Mary Pat Mann

Nora, Cora, Sheila: old,
wrinkled, grey, streaky
climb the hill above the bay.
It’s time for bilberries.
They want some
for making jam
with tea
on winter afternoons.

They come upon a Yank
tall, young, spectacled, lost
looking for a well where fairies dwell
or is it a salmon?
Is that a rowan? he asks,
they don’t grow in Ohio.
Have you any Gaelic? says Nora.
No, he says, no.

Looking out across the bay,
he says, isn’t that the place
where mac Lir had a castle?
you know, the sea god?
the one with the crane bag?
magic stuff?
Mac Lir? says Sheila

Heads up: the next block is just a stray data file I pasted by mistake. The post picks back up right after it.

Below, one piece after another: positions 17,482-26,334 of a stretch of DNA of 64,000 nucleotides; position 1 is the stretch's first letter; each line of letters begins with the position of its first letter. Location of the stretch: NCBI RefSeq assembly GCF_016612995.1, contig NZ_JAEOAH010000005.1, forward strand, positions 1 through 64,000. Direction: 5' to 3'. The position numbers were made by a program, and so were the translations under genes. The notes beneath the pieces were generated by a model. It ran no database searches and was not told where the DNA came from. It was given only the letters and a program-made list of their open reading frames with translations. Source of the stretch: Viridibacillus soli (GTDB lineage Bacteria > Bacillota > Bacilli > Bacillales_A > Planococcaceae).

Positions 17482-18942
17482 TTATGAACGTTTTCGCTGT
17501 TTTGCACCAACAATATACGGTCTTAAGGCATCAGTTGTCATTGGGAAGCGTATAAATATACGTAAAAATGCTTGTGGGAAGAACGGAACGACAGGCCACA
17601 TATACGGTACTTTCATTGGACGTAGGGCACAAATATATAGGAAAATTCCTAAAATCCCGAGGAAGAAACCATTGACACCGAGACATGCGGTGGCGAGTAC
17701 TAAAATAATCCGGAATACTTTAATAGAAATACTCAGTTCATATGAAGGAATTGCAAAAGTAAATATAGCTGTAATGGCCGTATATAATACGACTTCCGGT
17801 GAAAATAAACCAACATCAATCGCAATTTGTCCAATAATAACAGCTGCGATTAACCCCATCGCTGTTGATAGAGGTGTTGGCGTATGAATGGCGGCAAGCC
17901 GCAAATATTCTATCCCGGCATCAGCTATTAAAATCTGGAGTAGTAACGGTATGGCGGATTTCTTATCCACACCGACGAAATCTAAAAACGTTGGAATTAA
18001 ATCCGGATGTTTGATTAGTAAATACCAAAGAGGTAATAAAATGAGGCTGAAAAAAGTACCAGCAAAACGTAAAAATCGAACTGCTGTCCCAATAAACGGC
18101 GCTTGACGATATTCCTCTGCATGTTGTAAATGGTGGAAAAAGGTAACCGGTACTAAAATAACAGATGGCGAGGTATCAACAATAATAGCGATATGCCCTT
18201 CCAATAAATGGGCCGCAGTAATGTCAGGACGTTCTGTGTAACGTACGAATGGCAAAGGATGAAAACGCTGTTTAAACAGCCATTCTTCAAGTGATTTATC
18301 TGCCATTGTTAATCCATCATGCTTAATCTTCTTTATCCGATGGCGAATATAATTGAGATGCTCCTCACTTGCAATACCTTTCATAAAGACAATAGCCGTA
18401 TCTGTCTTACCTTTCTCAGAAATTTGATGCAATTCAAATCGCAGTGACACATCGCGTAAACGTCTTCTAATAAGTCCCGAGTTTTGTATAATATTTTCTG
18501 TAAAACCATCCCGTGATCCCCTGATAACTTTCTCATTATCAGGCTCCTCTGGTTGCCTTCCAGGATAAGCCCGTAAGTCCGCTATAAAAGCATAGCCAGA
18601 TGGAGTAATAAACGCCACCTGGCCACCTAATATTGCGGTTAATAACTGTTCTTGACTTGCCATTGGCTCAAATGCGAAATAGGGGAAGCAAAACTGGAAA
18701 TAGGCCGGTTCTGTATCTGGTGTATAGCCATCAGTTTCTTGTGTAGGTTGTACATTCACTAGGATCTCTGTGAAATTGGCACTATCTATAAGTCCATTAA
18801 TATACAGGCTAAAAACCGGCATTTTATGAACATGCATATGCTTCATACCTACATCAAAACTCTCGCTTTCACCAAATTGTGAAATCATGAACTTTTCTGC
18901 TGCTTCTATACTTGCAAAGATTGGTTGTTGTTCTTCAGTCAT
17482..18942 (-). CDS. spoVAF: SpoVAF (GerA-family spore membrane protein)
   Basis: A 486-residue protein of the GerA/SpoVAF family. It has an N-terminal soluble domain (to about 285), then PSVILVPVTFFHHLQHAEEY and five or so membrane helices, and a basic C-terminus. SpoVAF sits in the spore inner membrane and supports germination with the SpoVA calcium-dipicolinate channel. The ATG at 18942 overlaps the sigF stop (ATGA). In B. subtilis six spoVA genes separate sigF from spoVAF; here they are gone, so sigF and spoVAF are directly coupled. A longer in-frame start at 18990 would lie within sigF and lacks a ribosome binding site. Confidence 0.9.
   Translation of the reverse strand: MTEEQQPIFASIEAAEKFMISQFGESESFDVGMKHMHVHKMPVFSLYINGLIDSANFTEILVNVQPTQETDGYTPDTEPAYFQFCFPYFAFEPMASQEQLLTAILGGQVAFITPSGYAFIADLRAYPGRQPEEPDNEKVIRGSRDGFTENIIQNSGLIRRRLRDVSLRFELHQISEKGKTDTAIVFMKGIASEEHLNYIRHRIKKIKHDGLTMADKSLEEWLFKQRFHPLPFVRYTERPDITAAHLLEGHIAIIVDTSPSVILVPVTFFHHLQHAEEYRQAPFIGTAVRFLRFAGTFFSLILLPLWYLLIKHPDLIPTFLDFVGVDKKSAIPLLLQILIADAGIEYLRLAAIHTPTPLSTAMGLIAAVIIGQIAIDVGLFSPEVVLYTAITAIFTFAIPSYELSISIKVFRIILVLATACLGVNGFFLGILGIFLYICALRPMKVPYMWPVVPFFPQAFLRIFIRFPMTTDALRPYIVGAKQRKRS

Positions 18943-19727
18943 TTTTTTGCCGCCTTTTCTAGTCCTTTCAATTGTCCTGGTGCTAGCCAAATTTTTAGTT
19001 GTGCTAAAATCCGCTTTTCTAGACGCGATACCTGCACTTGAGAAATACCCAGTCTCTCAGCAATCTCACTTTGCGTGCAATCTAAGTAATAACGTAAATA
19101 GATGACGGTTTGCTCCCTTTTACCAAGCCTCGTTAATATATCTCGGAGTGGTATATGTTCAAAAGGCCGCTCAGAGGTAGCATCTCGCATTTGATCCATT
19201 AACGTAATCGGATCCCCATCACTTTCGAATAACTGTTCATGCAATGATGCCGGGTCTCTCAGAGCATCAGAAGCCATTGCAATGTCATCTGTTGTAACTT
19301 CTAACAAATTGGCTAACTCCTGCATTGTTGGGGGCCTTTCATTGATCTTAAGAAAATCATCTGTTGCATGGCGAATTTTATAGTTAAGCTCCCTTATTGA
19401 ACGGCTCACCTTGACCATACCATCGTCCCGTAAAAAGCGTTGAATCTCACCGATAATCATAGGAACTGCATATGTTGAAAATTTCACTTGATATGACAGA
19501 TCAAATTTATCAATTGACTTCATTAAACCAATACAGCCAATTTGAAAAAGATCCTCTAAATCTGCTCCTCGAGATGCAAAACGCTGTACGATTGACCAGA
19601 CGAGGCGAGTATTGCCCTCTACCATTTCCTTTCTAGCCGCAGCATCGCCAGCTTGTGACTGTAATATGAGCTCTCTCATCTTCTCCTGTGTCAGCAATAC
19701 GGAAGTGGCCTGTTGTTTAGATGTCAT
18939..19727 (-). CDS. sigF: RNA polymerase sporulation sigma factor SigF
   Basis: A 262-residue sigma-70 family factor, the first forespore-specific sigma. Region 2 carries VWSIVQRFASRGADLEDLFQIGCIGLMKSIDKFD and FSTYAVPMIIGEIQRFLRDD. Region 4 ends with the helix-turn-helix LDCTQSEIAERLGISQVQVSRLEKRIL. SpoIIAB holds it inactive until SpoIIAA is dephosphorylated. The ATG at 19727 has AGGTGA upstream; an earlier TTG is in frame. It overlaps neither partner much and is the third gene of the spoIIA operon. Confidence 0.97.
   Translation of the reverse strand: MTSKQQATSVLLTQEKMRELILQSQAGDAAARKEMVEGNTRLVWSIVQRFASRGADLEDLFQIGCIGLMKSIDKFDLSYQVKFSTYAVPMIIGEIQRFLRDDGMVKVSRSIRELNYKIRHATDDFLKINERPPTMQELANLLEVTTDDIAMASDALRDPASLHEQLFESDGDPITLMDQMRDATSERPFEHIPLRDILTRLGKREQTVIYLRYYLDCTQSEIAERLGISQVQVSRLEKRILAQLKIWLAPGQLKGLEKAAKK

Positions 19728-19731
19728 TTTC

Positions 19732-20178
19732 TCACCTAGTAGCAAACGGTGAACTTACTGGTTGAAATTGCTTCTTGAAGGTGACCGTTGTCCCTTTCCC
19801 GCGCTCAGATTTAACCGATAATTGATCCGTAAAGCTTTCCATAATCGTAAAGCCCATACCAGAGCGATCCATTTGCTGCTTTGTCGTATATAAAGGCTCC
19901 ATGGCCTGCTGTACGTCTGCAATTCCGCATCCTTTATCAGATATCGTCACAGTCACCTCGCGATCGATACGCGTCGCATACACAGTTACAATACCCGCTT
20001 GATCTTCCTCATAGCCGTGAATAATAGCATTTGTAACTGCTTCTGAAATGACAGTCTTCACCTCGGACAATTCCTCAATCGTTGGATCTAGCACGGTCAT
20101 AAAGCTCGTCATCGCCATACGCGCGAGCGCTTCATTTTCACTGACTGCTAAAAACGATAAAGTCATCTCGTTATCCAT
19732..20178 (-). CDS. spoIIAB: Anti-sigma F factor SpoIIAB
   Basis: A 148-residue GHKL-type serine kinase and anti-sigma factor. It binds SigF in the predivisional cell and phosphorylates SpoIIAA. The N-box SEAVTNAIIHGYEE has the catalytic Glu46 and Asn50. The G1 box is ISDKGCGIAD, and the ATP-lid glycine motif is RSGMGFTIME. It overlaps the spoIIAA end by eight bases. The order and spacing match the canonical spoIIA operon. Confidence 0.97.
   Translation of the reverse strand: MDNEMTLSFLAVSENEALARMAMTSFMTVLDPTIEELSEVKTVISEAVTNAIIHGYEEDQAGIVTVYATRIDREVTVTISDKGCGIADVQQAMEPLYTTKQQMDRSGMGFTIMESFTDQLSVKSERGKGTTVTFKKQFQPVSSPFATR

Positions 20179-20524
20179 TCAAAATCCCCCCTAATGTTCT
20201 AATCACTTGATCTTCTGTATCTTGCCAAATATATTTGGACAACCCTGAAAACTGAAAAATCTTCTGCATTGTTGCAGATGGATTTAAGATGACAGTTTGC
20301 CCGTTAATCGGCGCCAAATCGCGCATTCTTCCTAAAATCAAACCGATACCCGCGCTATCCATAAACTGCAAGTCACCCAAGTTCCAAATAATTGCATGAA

there’s a MacNair in the village,

Scotsman he is
married little Kathleen Carroll
twelve year back,
last cottage on the left.
He turns away
blowing air out his nose
what do they know? he thinks,
old women

Mac Lir, is it? Cora chortles.
Walking back to the bay
they sample berries as
the sun goldens the water.
Sheila mimics his accent:
You know, with the crane bag.
Reaching the reeds
of a sudden, they seem taller

gawky, long-legged, crested, beaky
they rise lazily
circling the strand.
Eyeing the young man
still scrambling on the hillside
they call to him.
Looking up, he sees shadows

of wings, folded necks
like snakes curving to
strike. Grabbing his
bird book, he finds grey herons.
Ah, he says, indigenous.
Nora, Cora, Sheila, old, knowing,
repeat the call he cannot hear:
We’re the crane bags, dearie
we’re all mac Lir will ever need.

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